Review of 'City Gate, Open Up' by Bei Dao

By Jie Xi
0 Comment(s)Print E-mail, July 3, 2017
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In the preface to "City Gate, Open Up," Chinese poet Bei Dao writes that it is a memoir covering his childhood and adolescence inspired by a 2001 trip to his hometown of Beijing to visit his dying father.

After an absence of nearly 13 years, the changes he found in the city filled him with a desire to recreate the Beijing he knew when growing up, to "use my Beijing to refute the Beijing of today."

In addition, the fact he was born in 1949, just two months before the founding of the People's Republic of China, means that Bei Dao's childhood spanned a period of time inherently interesting for anyone curious about the early years of the PRC.

In the book's earliest chapters - entitled "Light and Shadow", "Smells"and "Sounds"- the author recounts the sensory details that made up his early life, including an especially interesting passage on the introduction and spread of electric lighting in post-Liberation Beijing.

It's a change Bei Dao laments, and one that seems to act as a stand-in for any of the other transformations China has experienced throughout its development. He wrote: "Fortunately, the power frequently went out. Once it did, houses here and there would glow with candles, as if remembering and mourning a lost childhood."

Next comes a series of chapters on the objects – predominately toys, furniture, and records – that Bei Dao looks back on with nostalgia, some of which, like electric lighting, led to significant lifestyle changes for certain levels of Chinese society.

After objects, he covers hobbies, and, as with the most of the book, the chapter titles leave little room for mystery regarding what they cover: "Fishing", "Swimming", "Raising Rabbits"and "Reading Books".

In the second half of the book, its progression becomes more linear, with less of a given theme. In chapters named after the various schools he attended, Bei Dao takes the reader through his earliest literary endeavors as an elementary school student to his experiences during the Cultural Revolution as a teenager.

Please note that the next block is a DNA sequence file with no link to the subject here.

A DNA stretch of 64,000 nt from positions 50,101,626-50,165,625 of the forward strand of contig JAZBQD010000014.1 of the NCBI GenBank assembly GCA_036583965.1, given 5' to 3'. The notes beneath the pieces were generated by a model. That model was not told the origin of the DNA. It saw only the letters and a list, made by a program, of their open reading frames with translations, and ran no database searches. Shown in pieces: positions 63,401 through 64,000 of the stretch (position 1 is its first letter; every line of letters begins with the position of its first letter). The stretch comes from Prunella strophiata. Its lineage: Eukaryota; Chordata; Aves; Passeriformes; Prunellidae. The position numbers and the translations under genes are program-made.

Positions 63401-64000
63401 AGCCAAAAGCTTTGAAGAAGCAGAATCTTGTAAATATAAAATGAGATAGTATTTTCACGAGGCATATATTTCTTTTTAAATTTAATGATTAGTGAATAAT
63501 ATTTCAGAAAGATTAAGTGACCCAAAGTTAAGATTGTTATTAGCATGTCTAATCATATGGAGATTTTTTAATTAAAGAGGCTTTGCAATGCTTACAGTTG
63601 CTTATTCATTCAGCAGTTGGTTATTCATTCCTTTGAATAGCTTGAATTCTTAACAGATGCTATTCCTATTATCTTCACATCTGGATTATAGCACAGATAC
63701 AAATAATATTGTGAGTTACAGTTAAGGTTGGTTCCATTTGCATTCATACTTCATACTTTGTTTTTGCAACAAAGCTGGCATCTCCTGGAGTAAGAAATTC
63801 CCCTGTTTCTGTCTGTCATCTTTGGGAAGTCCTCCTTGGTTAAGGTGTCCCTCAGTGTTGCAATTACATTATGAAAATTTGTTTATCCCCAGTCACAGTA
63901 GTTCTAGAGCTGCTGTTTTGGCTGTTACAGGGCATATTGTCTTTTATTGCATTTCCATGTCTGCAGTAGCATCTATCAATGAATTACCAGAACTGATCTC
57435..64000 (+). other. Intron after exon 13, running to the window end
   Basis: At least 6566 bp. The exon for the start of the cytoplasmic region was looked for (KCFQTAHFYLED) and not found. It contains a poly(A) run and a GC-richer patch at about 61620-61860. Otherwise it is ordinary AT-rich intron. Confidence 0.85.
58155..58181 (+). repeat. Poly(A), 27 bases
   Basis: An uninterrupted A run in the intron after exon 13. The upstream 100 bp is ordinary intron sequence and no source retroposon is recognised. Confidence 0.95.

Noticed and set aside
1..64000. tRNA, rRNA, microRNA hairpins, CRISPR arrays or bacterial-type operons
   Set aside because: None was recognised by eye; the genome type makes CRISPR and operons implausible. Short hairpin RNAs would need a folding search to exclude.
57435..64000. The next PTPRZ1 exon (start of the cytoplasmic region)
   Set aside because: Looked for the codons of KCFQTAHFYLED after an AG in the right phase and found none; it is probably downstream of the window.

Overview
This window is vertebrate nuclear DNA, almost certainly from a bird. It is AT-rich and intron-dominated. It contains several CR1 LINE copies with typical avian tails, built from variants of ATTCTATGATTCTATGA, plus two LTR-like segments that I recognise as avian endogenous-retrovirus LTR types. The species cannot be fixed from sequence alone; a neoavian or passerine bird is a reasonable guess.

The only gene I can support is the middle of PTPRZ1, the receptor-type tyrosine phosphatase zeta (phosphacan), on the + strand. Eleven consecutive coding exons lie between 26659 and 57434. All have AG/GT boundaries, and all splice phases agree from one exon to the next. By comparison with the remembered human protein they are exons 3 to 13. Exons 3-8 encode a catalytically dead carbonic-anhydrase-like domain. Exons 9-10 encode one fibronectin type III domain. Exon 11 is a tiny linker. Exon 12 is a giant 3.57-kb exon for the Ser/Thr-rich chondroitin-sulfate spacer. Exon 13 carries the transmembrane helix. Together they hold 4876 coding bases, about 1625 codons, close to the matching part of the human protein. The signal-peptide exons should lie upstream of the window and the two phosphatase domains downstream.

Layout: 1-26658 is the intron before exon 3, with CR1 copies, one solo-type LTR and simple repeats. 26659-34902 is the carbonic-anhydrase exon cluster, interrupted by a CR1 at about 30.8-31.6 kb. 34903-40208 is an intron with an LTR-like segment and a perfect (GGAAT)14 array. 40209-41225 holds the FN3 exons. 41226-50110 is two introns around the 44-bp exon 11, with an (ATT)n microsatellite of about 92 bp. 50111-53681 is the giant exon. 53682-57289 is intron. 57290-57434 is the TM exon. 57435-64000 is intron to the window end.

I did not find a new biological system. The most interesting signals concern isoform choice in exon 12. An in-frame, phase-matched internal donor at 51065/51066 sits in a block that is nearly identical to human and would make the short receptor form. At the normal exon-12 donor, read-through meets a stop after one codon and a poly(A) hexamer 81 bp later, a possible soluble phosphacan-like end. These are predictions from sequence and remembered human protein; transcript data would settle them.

His memories of the Cultural Revolution are easily the most interesting parts of the book and give a solid sense of the era's turmoil and confusion. Finally, the book comes full circle back its beginnings, with Bei Dao reminiscing on his father's life and final days in Beijing.

While "City Gate, Open Up" does contain sections that the average reader curious about China in the decades after Liberation will find engaging, much of the book seems rather self-indulgent.

Many of Bei Dao's memories stand in isolation from larger historical currents, coming and going without contributing to the greater scheme of the book. Quite frankly, the reader doesn't get much out of Bei Dao's recollections regarding his favorite childhood sweets, for example.

The book also too often relies on lists – cataloguing neighbors, food, teachers, etc. The technique is an easy one and can be tedious for the reader.

Also, the memoir would have benefitted from a more fluid construction. "City Gate, Open Up" feels as if it's made up of two separate books combined into one, with, as already mentioned, the first half structured around themes and the second following a more temporal progression.

Had Bei Dao blended the two halves into a single thread, the narrative flow would feel more natural and the chapters, especially the early ones, wouldn't have been weighed down by their lurching start and stop quality.

However, while the book has its flaws, it certainly also has its strong points and will be especially interesting for any reader curious about hearing a respected poet's experiences during the Cultural Revolution. And the moments when Bei Dao highlights the changes that have occurred throughout China's history also make the book a worthwhile read:

"Dusk fell as we said good-bye to our neighbors. An apartment building now stood on the former air-raid shelter. Reverse thirty years, those poplars await their felled fate; reverse forty years, those Taihu stones await their heaving onto a truck and their destination at the military museum under construction; reverse six hundred years, Zheng He leans on a balustrade, gazes out over the back garden, lights a lamp in the twilight, birds return to their nests, the thousand things return to silence."

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